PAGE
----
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What Does a Construction Equipment Operator Do?

Construction equipment operators keep construction sites humming. 

They go by many names, including heavy equipment operator, construction machine operator, construction operator or operating engineer. They run and may maintain the machines that move dirt, construction materials and other big items needed to build roads, bridges and buildings.

No matter what you call them, they are in demand, especially in the construction industry. 

They control machines like bulldozers, front-end loaders, excavators, concrete pumps, dump trucks, graders and backhoe loaders.

Equipment operators usually specialize. For example, construction equipment operators drive excavators, the machines used to dig and lift dirt. Paving and surface equipment operators drive the machines used in road construction to spread concrete and asphalt. Pile driver operators control the equipment that hammers heavy beams called piles into the ground. 

This is a good career for those who don’t want to sit behind a desk. However, equipment operators work in almost all weather conditions, and the job can be seasonal.

The payoff for the hard work is a stable, good-paying job — not to mention the satisfaction of playing a part in creating structures that improve the community. 

Keep reading to learn more.

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$ 31,000 - $ 87,000
$ 50,000
45,400+
A construction equipment operator will manage an excavator to clear the way for a new road
Being a heavy equipment operator at a construction site requires patience and a steady hand. (Credit: Juan Enrique del Barrio/Shutterstock)

Why Becoming a Heavy Equipment Operator Is Worthwhile

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Rachel Ratican, construction equipment operator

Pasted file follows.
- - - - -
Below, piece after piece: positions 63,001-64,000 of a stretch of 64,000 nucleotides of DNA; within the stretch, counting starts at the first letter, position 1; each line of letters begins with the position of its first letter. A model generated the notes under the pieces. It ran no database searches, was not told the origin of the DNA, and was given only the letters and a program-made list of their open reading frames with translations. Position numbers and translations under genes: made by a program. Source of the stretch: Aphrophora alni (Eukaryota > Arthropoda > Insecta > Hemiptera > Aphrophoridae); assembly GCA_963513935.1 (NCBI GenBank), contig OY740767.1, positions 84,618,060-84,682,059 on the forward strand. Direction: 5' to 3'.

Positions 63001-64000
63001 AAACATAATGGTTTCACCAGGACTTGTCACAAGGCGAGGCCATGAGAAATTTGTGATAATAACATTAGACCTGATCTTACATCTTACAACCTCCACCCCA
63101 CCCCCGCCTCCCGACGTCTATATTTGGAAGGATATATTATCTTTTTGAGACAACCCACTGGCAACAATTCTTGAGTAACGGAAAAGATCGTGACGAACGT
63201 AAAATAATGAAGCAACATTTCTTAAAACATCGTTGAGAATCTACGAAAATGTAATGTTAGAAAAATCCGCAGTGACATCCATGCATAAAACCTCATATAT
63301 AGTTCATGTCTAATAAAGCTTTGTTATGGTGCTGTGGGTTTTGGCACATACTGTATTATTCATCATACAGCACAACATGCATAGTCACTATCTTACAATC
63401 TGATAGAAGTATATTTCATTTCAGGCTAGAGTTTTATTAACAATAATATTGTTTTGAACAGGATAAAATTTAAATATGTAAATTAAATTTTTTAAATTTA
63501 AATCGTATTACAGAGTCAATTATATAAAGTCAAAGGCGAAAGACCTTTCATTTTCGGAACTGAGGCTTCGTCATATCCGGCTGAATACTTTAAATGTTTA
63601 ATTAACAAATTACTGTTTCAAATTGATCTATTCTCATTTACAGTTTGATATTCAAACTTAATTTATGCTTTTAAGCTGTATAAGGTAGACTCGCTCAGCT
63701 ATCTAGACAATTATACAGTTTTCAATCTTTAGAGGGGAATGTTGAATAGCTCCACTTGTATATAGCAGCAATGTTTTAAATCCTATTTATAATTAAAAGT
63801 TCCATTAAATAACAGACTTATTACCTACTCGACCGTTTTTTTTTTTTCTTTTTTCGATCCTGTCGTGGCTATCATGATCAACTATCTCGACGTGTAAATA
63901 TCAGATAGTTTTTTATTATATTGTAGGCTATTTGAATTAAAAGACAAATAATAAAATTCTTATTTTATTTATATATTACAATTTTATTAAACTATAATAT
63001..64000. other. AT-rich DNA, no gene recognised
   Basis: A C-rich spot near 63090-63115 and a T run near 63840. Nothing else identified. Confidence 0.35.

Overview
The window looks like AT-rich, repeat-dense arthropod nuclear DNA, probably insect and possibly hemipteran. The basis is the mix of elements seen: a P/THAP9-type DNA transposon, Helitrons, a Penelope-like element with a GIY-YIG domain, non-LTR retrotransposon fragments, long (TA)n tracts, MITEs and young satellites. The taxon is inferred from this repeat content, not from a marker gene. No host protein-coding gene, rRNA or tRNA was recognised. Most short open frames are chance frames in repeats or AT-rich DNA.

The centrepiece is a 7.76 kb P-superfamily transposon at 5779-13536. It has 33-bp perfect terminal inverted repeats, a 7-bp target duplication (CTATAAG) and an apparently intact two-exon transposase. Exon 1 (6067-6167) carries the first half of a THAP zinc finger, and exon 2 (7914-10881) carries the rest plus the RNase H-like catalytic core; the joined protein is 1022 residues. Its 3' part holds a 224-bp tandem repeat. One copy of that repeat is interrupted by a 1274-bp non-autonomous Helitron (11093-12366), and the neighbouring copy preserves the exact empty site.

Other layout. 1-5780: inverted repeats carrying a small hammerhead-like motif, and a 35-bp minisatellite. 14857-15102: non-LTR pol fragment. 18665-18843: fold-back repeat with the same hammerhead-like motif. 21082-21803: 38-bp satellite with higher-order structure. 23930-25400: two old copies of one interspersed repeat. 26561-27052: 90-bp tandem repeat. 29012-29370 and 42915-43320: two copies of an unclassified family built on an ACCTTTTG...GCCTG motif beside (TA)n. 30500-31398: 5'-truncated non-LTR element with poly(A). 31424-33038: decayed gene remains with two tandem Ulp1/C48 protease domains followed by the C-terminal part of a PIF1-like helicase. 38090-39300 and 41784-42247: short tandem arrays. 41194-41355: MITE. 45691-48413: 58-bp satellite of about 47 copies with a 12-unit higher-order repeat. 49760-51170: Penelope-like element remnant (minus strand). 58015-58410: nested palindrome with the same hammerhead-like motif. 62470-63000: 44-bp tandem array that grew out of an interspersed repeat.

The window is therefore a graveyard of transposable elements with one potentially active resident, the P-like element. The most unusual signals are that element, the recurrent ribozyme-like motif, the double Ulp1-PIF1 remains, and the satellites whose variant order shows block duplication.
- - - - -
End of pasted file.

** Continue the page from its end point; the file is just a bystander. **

Why Becoming a Heavy Equipment Operator Is Worthwhile

Rachel Ratican always thought she'd go into a medical profession, but seeing the pride that her father showed every time they drove by one of the places he'd helped build changed her mind. 

"I wanted that for my children; I wanted them to see a strong woman who did her part to help the community the way my father did," she says.

A sense of pride brought her to the construction industry, but it's the good pay and teamwork that keeps her there. 

"Turns out earning a living wage and not going into debt was the best choice I’ve ever made!" 

Find out what else she has to say about becoming a heavy equipment operator

Job Responsibilities

  • Operate heavy machinery to move materials at building sites
  • Maintain equipment and make basic repairs 
  • Communicate effectively 
  • Monitor machine gauges and adjust as needed
  • Follow all safety standards

How to Become a Heavy Equipment Operator: FAQs

What steps do I need to take to get this job?

First, you’ll need to earn a high school diploma or equivalent. 

To get the training you need, you can take several paths, including technical school, community college, military training or apprenticeship. 

Technical schools and community colleges offer certificate or degree programs, which are a combination of classroom time and on-the-job training. Courses will typically include math, how to repair and maintain equipment, soil science, safety regulations and how to read grading plans and blueprints. Training may include simulator training before you control the bigger machines. Many of these programs focus on one type of machine, such as a bulldozer or backhoe. 

You can also learn to operate heavy machinery in the military. This translates to civilian life with certification, which we'll cover in more detail below.

Apprenticeships are offered by trade unions, governments and some businesses. They are more comprehensive, providing supervised training on several types of equipment. Apprentices attend classes and get on-the-job training. 

No matter which path you choose, prepare to gain knowledge and plenty of operating experience. 

The more you can learn from experienced equipment operators, the better.